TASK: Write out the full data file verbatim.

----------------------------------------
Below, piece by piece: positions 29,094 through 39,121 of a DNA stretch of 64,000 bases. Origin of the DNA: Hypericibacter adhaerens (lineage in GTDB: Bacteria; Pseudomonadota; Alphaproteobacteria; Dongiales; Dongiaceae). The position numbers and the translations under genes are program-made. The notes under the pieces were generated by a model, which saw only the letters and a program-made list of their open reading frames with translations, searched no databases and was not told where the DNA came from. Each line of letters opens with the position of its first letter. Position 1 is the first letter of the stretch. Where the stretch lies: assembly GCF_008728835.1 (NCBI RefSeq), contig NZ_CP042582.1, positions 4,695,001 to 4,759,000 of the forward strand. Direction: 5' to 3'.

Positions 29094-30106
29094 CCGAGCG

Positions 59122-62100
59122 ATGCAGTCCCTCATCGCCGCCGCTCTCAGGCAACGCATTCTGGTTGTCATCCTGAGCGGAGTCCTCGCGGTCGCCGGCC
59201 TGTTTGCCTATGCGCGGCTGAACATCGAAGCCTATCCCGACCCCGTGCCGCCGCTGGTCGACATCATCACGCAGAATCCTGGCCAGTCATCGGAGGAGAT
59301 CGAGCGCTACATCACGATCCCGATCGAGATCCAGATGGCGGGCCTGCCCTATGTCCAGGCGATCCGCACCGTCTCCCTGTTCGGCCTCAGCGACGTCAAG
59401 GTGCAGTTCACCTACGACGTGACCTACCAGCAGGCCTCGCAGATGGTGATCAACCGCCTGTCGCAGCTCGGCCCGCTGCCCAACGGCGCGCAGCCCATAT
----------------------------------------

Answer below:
Below, piece by piece: positions 29,094 through 39,121 of a DNA stretch of 64,000 bases. Origin of the DNA: Hypericibacter adhaerens (lineage in GTDB: Bacteria; Pseudomonadota; Alphaproteobacteria; Dongiales; Dongiaceae). The position numbers and the translations under genes are program-made. The notes under the pieces were generated by a model, which saw only the letters and a program-made list of their open reading frames with translations, searched no databases and was not told where the DNA came from. Each line of letters opens with the position of its first letter. Position 1 is the first letter of the stretch. Where the stretch lies: assembly GCF_008728835.1 (NCBI RefSeq), contig NZ_CP042582.1, positions 4,695,001 to 4,759,000 of the forward strand. Direction: 5' to 3'.

Positions 29094-30106
29094 CCGAGCG

Positions 59122-62100
59122 ATGCAGTCCCTCATCGCCGCCGCTCTCAGGCAACGCATTCTGGTTGTCATCCTGAGCGGAGTCCTCGCGGTCGCCGGCC
59201 TGTTTGCCTATGCGCGGCTGAACATCGAAGCCTATCCCGACCCCGTGCCGCCGCTGGTCGACATCATCACGCAGAATCCTGGCCAGTCATCGGAGGAGAT
59301 CGAGCGCTACATCACGATCCCGATCGAGATCCAGATGGCGGGCCTGCCCTATGTCCAGGCGATCCGCACCGTCTCCCTGTTCGGCCTCAGCGACGTCAAG
59401 GTGCAGTTCACCTACGACGTGACCTACCAGCAGGCCTCGCAGATGGTGATCAACCGCCTGTCGCAGCTCGGCCCGCTGCCCAACGGCGCGCAGCCCATAT